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Taco Fiesta: The Easiest Dinner Party You'll Ever Throw
Serve a buffet of tortillas with fillings and toppings that please every palate.

I'm a Texan born and bred, which means that tacos are my all-around food of choice. Growing up, I'd spoon ground beef or beans inside crispy tortilla shells and top with shredded iceberg lettuce and jarred salsa for quick meals any time, day or night. And tacos were the perfect food for entertaining a crowd. Taco parties were so common when I was a kid, we just called them parties.

These days I still serve tacos when I've got a big group to feed, but I've had to develop a more adaptable menu—what with vegetarians, vegans, and so on, I never know what people will eat. Instead of the Tex-Mex version from my childhood, I start with soft corn tortillas and offer a range of fillings and toppings, like the ones chef Deborah Schneider of SOL Cocina in Newport Beach, California, shares on these pages—roasted sweet potatoes and black beans with spicy chipotle sauce, tomato-braised chicken and avocado salsa, or grilled skirt steak and pico de gallo.

I recently hosted a party smack in the middle of one of those months that had become unexpectedly hectic. (We've all been there.) I had planned on making Schneider's chili-rubbed pork tenderloin with pineapple and Baja-style fried-fish tacos, along with homemade corn tortillas, which require just masa harina (limed cornmeal, available in many grocery stores), water, and salt and are well worth the extra effort. A few hours before everyone was scheduled to arrive, however, I learned that one of my guests abhorred fish, another had recently gone vegetarian, and a third was "allergic" to spicy foods. Had I planned another crowd-friendly dish—lasagna, say, or gumbo—I'd have been up a creek. But tacos allow for improvisation. After a quick dash to the store, I added the roasted sweet potatoes and black beans to the menu.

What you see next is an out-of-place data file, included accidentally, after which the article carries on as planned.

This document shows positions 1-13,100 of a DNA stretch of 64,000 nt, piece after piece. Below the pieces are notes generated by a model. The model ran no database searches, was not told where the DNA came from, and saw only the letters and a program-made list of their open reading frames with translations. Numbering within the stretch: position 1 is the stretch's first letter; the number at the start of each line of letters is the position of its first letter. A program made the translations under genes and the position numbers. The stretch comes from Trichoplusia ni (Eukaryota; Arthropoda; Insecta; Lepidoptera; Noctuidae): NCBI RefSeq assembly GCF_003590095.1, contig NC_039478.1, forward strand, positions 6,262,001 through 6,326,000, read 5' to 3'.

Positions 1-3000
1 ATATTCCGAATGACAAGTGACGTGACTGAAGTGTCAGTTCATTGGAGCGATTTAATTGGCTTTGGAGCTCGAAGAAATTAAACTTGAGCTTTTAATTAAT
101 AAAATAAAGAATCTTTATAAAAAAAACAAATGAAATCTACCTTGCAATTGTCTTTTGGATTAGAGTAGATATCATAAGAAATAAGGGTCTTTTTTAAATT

When my friends arrived, a few of them glanced furtively at the spread on the table and sighed in relief—no one would be resorting to a sad salad for dinner tonight. I had set out all the fillings and toppings—including diced red onions, tomatoes, and cilantro—in separate bowls so everyone could mix and match according to taste. The mood was convivial, bordering on raucous—you can't stay refined while eating with your fingers. The spice-averse chose the fish taco, while the vegetarian drizzled her sweet potatoes and beans with the chipotle sauce. The pescaphobe opted for pork, then went back for the sweet potatoes. I had a little of everything, with lots of cilantro. The end of the night found me satisfied and happy in the company of friends, rather than frazzled and ready to shoot picky eaters on sight.

Tucking sparse leftovers into the fridge that night, I spied a couple of eggs and knew that I would only need to scramble them with the scraps to indulge in a Tex-Mex classic, breakfast tacos. Which, incidentally, are famously effective at curing tequila hangovers. Ah, tacos—truly the solution to everything.

Julie Powell is the author of Julie & Julia: My Year of Cooking Dangerously and Cleaving: A Story of Marriage, Meat, and Obsession (both Little, Brown).

Next: Steak tacos with chimichurri sauce